Chimney Rock Park
Chimney Rock Road (Route 525), Martinsville, Bridgewater Township, Somerset County, NJ
New Jersey Turnpike south to Exit 14 for US 78 heading west; get off at Exit 33 for Route 525 south; drive 3.1 miles and turn left following Route 525; drive 0.4 of a mile and turn right onto Chimney Rock Road (still Route 525); drive 0.2 of a mile and turn left into the entrance for the park. The park is located just after the second occurrence of Loft Drive.
There is another parking area, 0.4 of a mile down Gilbride Road.
The park is located between the first and second Watchung Mountains and along the First Watchung Ridge. It contains the former Bound Brook Elizabethtown Reservoir.
Raider John Simcoe considered burning Washington's abandoned army huts at Chimney Rock but when they learned they had been sold as homes, they went to the Van Horne mansion near Bound Brook, seeking to capture Governor Livingston. p. 271
Beck, Henry Charlton. 1984 from 1934 original. The Jersey Midlands. New Brunswick, NJ: Rutgers University Press.
pine and hemlock forests, marsh, rock outcrops, 21 acre reservoir.
Children's playground, baseball field, tennis courts, basketball court, soccer field, and frisbee golf.
04/05/2005. I did not know if there was a trail here or not. So I just starting walking along the park's boundaries. In the far right corner there is the start of a trail. There is a combination set of stairs descending the small hill and a bridge over the stream. I figure from the appearance of the setting the trail is a circular one around the central hill here. So I decide to go counter-clockwise, turning right. The stream soon flows into a bigger one and the waters head under the Gilbride Road Bridge. The buttercup Lesser Celandine was in bloom. It is an invasive species but with its bright yellow, glistening petals it sure is attractive. The trail heads uphill with the stream down below. I keep turning left and find myself back at the bridge. Dr. Patrick L. Cooney.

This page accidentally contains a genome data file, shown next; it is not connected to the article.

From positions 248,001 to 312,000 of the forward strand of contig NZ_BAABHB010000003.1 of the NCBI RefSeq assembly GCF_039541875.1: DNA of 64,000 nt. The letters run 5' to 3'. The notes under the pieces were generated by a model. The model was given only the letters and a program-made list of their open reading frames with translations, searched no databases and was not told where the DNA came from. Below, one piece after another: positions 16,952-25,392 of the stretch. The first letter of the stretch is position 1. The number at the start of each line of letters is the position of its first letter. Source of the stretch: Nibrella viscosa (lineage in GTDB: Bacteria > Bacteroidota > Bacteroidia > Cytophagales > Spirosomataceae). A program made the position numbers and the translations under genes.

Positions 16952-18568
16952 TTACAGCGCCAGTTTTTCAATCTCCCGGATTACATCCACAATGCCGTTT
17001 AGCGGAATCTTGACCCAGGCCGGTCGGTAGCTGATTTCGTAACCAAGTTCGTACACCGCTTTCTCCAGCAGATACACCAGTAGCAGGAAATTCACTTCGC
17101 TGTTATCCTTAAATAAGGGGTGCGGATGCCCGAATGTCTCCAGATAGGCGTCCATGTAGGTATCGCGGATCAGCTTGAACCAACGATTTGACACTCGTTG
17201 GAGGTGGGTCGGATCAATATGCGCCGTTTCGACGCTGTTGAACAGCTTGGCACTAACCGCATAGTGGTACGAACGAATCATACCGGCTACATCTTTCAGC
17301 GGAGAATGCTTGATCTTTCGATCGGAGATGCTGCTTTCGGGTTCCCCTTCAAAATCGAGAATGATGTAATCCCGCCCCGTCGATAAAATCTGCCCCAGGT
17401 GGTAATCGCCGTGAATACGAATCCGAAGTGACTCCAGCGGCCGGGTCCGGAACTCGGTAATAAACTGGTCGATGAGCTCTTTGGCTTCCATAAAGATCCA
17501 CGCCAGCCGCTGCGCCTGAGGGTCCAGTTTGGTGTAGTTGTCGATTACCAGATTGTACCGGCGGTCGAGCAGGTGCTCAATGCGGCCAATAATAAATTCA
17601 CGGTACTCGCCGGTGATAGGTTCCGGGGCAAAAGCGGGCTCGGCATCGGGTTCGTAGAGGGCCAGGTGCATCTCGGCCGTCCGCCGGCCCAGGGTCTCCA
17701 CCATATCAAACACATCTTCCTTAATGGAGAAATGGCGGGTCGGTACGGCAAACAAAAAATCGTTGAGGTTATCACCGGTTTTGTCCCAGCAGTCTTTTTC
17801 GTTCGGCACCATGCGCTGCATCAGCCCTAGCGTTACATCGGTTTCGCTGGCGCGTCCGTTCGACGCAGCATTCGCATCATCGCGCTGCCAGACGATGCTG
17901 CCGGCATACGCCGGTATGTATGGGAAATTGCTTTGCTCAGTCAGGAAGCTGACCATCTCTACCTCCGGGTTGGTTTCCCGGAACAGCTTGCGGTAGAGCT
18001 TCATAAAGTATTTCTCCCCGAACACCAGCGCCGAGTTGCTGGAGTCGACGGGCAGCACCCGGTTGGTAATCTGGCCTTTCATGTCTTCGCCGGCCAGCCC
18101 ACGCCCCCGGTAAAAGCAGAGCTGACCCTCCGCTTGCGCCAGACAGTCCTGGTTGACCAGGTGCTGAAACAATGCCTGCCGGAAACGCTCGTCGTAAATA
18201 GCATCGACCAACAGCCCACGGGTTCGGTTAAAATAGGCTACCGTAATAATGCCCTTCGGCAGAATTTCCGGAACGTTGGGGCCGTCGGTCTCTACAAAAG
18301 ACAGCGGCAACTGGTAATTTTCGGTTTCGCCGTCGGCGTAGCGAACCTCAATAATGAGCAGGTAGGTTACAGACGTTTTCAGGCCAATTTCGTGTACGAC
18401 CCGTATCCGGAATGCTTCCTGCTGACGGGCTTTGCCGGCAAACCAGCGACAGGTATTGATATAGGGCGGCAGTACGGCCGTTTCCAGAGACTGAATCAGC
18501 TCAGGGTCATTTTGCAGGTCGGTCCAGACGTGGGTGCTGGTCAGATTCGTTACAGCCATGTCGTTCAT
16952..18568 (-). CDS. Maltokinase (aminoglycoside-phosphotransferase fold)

Dr. Patrick L. Cooney, * = plants found in bloom on date of field trip, 04/05/2005
Acer rubrum (red maple) *
Carpinus caroliniana (musclewood)
Carya ovata (shagbark hickory)
Celtis occidentalis (hackberry)
Fagus grandifolia (American beech)
Fraxinus americana (white ash)
Juniperus virginiana (red cedar)
Ostrya virginiana (hop hornbeam)
Pinus strobus (white pine)
Platanus occidentalis (American sycamore)
Prunus serotina (black cherry)
Quercus alba (white oak)
Quercus prinus (chestnut oak)
Quercus rubra (red oak)
Berberis thunbergii (Japanese barberry)
Euonymus alatus (winged euonymus)
Ligustrum sp. (privet)
Lindera benzoin (spicebush)
Lonicera morrowii (Morrow's honeysuckle)
Pachysandra terminalis (pachysandra)
Rosa multiflora (multiflora rose)
Rubus phoenicolasius (wineberry)
Viburnum prunifolium (blackhaw viburnum)
Lonicera japonica (Japanese honeysuckle)
Smilax sp. (greenbrier)
Toxicodendron radicans (poison ivy)
Vitis sp. (grape)
Alliaria petiolata (garlic mustard)
Allium vineale (field garlic)
Artemisia vulgaris (common mugwort)
Cardamine sp. (bittercress)
Erythronium americanum (trout lily)
Narcissus sp. (daffodil) *
Plantago lanceolata (English plantain)
Ranunculus ficaria (lesser celandine) *
Rorippa nasturtium-aquaticum (water cress)
Symplocarpus foetidus (skunk cabbage)
Dactylis glomerata (orchard grass)
Microstegium vimineum (Japanese stilt grass)